Amid the fear and doubt surrounding the future of the Eurozone, business growth in the economic bloc has reached a seven-month high.
With any reading above 50 indicating growth, the Markit purchasing managers’ index score was 53.7 for February, which, although lower than the 53.9 given in a flash estimate last month, is still above January’s 52.7.
There was a rise too in the composite index, a measure combining both industry and service sector readings. It rose to 53.3 from 52.6.
Why it’s interesting
There are a few reasons these figures are eye-catching. For the first time since April last year, there was growth across each of the Eurozone’s four largest economies: Germany, France, Italy and Spain.
By country, the fastest growers were Ireland (60.7) and Spain (56). Germany, France, and Italy also grew, at 53.8, 52.2 and 51.0 respectively. France would have been hopping for joy: 52.2 is its highest score for 42 months and the strongest growth in both output and new business since August 2011. The green shoots were made greener by news the scores were boosted by a rise in new business for the bloc as a whole.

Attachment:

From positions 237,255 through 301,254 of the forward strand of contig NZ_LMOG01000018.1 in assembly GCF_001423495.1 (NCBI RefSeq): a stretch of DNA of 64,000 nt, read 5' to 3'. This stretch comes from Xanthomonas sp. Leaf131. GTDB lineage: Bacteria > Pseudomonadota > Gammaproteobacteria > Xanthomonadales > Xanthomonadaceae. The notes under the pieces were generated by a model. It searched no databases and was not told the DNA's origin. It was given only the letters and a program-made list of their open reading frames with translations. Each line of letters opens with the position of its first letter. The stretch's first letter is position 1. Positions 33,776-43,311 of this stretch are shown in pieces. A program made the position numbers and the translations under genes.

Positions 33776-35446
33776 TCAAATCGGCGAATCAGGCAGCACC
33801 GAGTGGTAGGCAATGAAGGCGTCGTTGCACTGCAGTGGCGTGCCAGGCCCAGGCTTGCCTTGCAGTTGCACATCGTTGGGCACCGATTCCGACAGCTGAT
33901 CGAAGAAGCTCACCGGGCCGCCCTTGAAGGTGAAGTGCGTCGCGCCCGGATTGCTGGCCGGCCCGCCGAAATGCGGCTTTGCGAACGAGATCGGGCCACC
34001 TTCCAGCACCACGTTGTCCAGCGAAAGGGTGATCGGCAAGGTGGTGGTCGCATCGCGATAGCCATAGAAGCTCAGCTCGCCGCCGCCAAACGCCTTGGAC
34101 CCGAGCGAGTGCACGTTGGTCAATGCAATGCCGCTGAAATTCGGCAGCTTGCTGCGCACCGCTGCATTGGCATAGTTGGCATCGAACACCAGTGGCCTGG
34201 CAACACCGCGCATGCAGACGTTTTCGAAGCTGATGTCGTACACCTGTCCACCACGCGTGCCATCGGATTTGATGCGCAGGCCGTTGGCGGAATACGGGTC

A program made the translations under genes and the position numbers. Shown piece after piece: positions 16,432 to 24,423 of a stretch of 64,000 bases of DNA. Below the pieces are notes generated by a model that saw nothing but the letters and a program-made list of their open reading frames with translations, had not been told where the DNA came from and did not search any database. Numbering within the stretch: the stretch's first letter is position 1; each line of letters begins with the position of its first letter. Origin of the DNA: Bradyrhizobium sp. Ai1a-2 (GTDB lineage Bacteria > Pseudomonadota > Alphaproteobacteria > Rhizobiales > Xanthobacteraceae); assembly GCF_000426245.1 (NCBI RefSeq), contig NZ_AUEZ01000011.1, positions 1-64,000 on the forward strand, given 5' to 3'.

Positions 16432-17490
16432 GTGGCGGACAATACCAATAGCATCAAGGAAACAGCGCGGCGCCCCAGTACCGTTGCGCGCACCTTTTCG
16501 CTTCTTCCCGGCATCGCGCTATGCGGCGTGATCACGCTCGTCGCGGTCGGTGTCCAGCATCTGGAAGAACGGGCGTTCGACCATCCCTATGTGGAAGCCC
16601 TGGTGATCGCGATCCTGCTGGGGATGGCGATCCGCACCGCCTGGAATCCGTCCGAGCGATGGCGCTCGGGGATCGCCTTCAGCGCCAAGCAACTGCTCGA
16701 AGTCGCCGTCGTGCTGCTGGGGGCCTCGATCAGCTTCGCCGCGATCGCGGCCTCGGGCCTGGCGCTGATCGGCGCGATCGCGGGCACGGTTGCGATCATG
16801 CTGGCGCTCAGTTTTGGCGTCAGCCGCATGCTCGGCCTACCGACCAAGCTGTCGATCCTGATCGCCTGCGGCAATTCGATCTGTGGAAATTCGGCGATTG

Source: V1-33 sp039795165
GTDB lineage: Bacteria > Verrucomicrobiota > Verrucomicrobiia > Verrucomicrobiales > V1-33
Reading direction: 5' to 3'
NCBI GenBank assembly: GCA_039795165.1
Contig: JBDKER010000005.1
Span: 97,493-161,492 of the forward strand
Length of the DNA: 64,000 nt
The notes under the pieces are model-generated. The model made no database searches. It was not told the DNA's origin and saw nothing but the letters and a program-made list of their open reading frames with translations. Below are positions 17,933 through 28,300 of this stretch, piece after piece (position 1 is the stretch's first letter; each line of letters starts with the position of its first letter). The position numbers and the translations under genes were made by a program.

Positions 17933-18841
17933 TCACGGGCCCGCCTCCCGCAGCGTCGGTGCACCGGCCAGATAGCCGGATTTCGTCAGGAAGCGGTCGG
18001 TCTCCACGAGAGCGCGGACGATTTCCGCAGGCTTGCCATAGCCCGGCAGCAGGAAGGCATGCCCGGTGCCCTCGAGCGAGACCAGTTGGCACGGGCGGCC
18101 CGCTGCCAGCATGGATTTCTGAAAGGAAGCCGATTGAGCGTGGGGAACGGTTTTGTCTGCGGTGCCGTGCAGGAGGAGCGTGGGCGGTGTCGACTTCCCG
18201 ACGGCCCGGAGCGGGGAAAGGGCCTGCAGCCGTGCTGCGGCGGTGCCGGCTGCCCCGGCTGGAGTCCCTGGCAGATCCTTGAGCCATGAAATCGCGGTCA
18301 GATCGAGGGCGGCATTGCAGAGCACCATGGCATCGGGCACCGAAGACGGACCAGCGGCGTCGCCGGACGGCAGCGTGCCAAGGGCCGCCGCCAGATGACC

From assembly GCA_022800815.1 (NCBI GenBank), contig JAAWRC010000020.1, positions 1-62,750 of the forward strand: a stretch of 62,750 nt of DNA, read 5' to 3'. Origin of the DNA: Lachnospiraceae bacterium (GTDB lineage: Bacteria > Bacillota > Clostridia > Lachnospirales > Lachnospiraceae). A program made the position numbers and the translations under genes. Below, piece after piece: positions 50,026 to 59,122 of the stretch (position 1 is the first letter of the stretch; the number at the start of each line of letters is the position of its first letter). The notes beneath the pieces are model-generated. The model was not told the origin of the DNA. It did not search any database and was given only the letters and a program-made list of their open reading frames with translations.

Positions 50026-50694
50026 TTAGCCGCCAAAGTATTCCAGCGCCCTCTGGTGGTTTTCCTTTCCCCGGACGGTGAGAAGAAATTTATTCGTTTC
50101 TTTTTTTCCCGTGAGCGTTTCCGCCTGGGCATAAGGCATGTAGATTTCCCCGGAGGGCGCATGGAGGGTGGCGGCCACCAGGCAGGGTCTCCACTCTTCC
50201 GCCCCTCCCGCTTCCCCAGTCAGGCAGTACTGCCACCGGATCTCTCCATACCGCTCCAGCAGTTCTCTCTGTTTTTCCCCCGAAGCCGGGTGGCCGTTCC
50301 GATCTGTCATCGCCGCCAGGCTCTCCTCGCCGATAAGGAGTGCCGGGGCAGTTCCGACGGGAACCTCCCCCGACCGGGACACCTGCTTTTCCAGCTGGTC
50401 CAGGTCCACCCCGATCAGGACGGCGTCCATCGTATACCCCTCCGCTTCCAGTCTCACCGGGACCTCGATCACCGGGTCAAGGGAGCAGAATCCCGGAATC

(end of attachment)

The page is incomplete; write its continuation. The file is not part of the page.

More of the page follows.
There is a lot of optimism in the survey too. Not since May 2011 have business expectations scored higher than this month's 64.1.
Chris Williamson, chief economist at Markit, said:
There were clear signs of the Eurozone economy reviving in February, with stronger inflows of new business and rising business confidence suggesting growth should continue to pick up in March.
The increasingly positive survey data put the region’s GDP on course to grow by 0.3 per cent in the first quarter.
With fears of a Grexit fading, it’s good to have some positive news about the Eurozone economy. The apple cart is on far from on a smooth path - unemployment is still high at 11.2 per cent – but business confidence is a welcome sign indeed.